News came out today that the Swedish pop group ABBA is putting out some new music for the first time in 35 years. While I have little interest in new ABBA music, I thought the announcement presaged an interesting technological development we could see more and more in pop culture. Below is part of the announcement:
Note the three words. Our digital selves. If I read that correctly, instead of seeing the four aging pop stars themselves, we will see "digital versions". ABBA has been represented a lot of ways, including in comic book form, but I am betting that means "our younger, beautiful selves". Now, it isn't new technology to have people digitally added to movies or commercials, for example, but the technology to have extremely well done lip-synched video manipulations of well known figures has been talked a lot about this year. So, it hardly seems a stretch to think that ABBA will show themselves from years earlier (their digital selves) singing their new music.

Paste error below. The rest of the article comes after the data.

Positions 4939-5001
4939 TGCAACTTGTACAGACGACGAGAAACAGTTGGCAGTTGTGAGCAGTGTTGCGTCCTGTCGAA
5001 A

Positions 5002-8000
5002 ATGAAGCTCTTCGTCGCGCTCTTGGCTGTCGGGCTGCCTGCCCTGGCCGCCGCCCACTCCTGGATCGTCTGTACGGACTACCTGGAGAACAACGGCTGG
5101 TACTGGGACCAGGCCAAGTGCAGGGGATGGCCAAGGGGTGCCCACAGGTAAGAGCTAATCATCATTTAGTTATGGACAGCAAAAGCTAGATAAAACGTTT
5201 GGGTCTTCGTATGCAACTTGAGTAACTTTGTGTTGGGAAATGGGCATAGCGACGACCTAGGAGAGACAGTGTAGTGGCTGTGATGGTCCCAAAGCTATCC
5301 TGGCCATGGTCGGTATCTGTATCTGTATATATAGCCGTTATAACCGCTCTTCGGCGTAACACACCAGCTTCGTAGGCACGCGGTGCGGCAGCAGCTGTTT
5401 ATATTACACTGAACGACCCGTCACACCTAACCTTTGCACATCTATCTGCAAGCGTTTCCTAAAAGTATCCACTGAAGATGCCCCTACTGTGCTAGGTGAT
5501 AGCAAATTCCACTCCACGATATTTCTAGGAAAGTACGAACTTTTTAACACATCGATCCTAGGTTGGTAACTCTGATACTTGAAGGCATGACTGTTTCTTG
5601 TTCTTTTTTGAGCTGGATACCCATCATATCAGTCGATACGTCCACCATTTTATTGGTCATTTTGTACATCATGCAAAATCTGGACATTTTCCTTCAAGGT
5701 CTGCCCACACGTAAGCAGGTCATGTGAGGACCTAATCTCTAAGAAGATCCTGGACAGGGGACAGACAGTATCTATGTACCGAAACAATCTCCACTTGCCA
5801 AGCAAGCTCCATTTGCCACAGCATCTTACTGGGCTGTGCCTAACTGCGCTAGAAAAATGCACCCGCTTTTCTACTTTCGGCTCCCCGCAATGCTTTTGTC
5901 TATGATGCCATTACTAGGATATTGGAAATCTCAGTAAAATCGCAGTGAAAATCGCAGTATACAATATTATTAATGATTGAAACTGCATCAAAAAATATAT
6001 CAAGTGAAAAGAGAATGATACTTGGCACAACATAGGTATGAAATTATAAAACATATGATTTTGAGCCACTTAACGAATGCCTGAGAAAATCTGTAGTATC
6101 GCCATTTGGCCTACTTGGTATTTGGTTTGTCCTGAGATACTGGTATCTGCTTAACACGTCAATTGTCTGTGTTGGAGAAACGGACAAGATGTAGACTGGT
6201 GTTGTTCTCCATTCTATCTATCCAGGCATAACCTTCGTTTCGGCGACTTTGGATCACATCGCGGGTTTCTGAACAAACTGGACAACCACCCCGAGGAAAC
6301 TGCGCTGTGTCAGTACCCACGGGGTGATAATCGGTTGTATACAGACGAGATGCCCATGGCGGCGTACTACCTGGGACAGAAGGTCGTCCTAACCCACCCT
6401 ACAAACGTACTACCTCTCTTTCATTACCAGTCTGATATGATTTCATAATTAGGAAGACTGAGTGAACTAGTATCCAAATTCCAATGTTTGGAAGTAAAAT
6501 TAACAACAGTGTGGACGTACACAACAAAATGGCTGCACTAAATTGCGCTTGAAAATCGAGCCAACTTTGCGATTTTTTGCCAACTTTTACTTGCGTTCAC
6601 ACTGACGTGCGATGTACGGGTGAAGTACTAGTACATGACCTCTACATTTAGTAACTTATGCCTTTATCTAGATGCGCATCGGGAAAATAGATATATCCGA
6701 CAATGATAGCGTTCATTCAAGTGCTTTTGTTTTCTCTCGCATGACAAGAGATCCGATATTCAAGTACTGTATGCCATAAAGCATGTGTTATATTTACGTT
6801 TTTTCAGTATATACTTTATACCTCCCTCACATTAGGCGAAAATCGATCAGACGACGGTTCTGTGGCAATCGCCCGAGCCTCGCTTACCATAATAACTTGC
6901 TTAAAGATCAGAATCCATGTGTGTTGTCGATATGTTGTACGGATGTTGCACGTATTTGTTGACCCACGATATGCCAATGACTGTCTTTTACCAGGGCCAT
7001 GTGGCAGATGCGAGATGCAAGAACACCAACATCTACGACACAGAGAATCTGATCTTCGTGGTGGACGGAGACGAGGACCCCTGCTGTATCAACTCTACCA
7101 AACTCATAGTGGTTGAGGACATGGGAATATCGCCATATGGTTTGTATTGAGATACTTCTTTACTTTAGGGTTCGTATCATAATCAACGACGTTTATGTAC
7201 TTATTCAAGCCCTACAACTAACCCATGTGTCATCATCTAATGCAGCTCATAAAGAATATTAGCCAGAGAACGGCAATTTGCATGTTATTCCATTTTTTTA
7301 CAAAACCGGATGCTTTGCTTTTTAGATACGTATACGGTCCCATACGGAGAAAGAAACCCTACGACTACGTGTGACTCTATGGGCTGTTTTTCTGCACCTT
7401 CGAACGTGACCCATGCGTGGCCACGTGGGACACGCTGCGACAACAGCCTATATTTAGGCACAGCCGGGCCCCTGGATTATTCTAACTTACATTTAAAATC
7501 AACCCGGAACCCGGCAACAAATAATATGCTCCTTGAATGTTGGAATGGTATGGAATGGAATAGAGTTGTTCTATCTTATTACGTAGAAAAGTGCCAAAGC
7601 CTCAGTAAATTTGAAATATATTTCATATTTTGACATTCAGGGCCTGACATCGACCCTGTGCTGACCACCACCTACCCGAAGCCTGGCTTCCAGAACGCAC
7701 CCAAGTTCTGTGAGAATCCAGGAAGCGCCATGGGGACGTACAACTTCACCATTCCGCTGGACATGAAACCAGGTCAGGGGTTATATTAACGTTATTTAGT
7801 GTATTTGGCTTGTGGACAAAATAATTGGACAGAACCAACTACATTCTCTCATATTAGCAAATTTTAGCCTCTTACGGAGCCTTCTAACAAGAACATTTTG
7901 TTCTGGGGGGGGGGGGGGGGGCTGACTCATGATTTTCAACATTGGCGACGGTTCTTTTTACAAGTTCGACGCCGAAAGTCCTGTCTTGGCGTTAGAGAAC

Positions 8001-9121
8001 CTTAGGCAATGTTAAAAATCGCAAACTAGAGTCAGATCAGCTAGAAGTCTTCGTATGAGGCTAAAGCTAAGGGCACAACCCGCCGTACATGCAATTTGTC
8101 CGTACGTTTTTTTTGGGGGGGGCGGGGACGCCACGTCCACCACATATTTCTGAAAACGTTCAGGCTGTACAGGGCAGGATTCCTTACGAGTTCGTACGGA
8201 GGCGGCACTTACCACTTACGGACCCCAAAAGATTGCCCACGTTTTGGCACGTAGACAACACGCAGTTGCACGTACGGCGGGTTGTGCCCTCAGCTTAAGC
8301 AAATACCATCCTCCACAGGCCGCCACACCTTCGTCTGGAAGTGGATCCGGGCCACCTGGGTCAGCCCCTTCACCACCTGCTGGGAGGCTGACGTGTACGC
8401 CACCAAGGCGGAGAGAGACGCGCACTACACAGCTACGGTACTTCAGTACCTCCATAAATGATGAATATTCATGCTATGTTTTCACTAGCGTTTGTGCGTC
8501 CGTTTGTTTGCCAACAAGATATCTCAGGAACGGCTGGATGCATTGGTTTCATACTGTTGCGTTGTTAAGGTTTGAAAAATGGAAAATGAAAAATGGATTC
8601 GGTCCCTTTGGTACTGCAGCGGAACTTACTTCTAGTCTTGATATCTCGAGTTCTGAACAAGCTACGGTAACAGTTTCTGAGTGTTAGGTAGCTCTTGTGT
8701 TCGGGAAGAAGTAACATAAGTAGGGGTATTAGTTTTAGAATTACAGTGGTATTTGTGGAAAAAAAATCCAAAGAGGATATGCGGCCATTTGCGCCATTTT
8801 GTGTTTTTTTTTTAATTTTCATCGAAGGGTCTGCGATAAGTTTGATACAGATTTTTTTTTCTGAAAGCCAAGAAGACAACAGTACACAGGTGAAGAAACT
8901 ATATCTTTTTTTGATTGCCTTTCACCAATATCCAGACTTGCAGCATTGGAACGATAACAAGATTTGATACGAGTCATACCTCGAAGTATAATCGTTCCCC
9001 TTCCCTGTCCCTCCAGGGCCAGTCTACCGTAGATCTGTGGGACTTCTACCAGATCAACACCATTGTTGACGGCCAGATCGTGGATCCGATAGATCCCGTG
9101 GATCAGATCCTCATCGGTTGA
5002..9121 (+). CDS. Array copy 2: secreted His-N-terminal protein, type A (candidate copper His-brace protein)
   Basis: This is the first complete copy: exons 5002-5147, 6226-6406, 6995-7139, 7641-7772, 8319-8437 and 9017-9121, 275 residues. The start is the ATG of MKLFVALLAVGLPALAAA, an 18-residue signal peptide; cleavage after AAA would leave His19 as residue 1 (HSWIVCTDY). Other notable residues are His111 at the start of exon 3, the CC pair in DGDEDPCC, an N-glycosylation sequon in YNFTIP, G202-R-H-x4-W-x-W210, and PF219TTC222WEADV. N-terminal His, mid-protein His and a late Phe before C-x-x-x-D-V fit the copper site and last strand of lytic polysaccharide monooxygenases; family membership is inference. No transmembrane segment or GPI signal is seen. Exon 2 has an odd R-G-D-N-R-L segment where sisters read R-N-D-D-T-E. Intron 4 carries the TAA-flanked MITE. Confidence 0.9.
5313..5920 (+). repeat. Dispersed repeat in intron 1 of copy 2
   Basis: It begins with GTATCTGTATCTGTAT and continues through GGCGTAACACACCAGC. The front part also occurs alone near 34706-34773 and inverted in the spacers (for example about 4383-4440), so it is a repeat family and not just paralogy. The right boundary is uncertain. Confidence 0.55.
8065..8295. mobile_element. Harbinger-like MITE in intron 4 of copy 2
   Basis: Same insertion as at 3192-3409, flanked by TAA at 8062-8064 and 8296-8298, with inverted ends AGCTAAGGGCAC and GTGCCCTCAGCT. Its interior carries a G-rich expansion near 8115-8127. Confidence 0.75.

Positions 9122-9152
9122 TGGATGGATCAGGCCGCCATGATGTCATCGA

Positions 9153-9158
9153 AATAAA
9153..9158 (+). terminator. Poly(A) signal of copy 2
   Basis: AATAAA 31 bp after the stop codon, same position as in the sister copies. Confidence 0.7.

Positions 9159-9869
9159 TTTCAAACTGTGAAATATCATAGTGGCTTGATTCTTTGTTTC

Having watch the increasingly geriatric Rolling Stones, for example, I can sympathize with the concept, but I wonder if what we will see more and more will be synthetic digital selves in pop culture. And if we do, at what point will the artists themselves lose control of their digital selves so that labels or movie studios can have Jodie Foster's younger digital self star opposite Robert Redford's digital self, thus eliminating the need to deal with pesky actors entirely. And in a world that seems all too happy to embrace monoculture, how will new stars break in when the studios can make Avenger movies with the same set of Avengers fifty years from now?
Though possibly I worry too much. It may only be our digital selves watching by then.
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